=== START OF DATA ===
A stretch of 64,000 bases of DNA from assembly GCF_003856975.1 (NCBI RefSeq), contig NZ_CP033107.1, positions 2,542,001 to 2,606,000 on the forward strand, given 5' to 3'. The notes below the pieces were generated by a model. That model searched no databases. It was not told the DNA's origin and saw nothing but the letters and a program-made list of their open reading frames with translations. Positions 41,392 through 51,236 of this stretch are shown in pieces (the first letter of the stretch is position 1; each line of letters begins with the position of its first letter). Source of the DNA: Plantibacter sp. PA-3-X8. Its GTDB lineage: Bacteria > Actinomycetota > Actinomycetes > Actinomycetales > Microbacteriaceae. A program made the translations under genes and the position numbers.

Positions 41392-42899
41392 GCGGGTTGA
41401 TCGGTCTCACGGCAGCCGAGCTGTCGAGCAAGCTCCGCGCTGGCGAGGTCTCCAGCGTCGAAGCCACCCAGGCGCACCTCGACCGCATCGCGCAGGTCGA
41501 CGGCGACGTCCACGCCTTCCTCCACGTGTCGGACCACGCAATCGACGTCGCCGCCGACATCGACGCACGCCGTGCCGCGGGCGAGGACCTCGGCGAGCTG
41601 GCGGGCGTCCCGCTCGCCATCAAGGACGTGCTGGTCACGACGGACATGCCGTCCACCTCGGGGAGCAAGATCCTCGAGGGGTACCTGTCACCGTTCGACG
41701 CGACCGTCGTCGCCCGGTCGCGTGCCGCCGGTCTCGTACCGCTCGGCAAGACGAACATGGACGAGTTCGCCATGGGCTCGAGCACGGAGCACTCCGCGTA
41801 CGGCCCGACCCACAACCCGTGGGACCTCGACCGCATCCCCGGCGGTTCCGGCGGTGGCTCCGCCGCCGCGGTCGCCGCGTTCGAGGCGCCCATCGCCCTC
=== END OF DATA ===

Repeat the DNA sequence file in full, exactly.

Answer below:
A stretch of 64,000 bases of DNA from assembly GCF_003856975.1 (NCBI RefSeq), contig NZ_CP033107.1, positions 2,542,001 to 2,606,000 on the forward strand, given 5' to 3'. The notes below the pieces were generated by a model. That model searched no databases. It was not told the DNA's origin and saw nothing but the letters and a program-made list of their open reading frames with translations. Positions 41,392 through 51,236 of this stretch are shown in pieces (the first letter of the stretch is position 1; each line of letters begins with the position of its first letter). Source of the DNA: Plantibacter sp. PA-3-X8. Its GTDB lineage: Bacteria > Actinomycetota > Actinomycetes > Actinomycetales > Microbacteriaceae. A program made the translations under genes and the position numbers.

Positions 41392-42899
41392 GCGGGTTGA
41401 TCGGTCTCACGGCAGCCGAGCTGTCGAGCAAGCTCCGCGCTGGCGAGGTCTCCAGCGTCGAAGCCACCCAGGCGCACCTCGACCGCATCGCGCAGGTCGA
41501 CGGCGACGTCCACGCCTTCCTCCACGTGTCGGACCACGCAATCGACGTCGCCGCCGACATCGACGCACGCCGTGCCGCGGGCGAGGACCTCGGCGAGCTG
41601 GCGGGCGTCCCGCTCGCCATCAAGGACGTGCTGGTCACGACGGACATGCCGTCCACCTCGGGGAGCAAGATCCTCGAGGGGTACCTGTCACCGTTCGACG
41701 CGACCGTCGTCGCCCGGTCGCGTGCCGCCGGTCTCGTACCGCTCGGCAAGACGAACATGGACGAGTTCGCCATGGGCTCGAGCACGGAGCACTCCGCGTA
41801 CGGCCCGACCCACAACCCGTGGGACCTCGACCGCATCCCCGGCGGTTCCGGCGGTGGCTCCGCCGCCGCGGTCGCCGCGTTCGAGGCGCCCATCGCCCTC